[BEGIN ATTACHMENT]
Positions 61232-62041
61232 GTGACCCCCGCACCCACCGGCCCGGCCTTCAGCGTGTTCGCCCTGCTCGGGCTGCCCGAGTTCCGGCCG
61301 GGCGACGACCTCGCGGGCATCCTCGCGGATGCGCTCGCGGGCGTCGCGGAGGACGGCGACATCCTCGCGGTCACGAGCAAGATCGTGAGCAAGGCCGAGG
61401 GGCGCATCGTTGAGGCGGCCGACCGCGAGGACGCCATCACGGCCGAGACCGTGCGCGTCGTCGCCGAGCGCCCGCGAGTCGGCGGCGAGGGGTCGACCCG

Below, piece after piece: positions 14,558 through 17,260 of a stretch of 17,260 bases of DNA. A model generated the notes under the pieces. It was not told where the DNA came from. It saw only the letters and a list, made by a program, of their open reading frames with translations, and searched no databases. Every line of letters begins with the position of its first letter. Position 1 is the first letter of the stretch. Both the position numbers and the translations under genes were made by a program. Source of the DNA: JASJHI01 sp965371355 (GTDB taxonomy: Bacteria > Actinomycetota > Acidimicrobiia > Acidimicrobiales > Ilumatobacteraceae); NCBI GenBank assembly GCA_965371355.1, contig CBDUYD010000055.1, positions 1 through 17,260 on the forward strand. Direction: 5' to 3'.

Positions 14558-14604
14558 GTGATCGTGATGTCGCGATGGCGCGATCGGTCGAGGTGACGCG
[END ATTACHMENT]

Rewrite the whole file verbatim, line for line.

Positions 61232-62041
61232 GTGACCCCCGCACCCACCGGCCCGGCCTTCAGCGTGTTCGCCCTGCTCGGGCTGCCCGAGTTCCGGCCG
61301 GGCGACGACCTCGCGGGCATCCTCGCGGATGCGCTCGCGGGCGTCGCGGAGGACGGCGACATCCTCGCGGTCACGAGCAAGATCGTGAGCAAGGCCGAGG
61401 GGCGCATCGTTGAGGCGGCCGACCGCGAGGACGCCATCACGGCCGAGACCGTGCGCGTCGTCGCCGAGCGCCCGCGAGTCGGCGGCGAGGGGTCGACCCG

Below, piece after piece: positions 14,558 through 17,260 of a stretch of 17,260 bases of DNA. A model generated the notes under the pieces. It was not told where the DNA came from. It saw only the letters and a list, made by a program, of their open reading frames with translations, and searched no databases. Every line of letters begins with the position of its first letter. Position 1 is the first letter of the stretch. Both the position numbers and the translations under genes were made by a program. Source of the DNA: JASJHI01 sp965371355 (GTDB taxonomy: Bacteria > Actinomycetota > Acidimicrobiia > Acidimicrobiales > Ilumatobacteraceae); NCBI GenBank assembly GCA_965371355.1, contig CBDUYD010000055.1, positions 1 through 17,260 on the forward strand. Direction: 5' to 3'.

Positions 14558-14604
14558 GTGATCGTGATGTCGCGATGGCGCGATCGGTCGAGGTGACGCG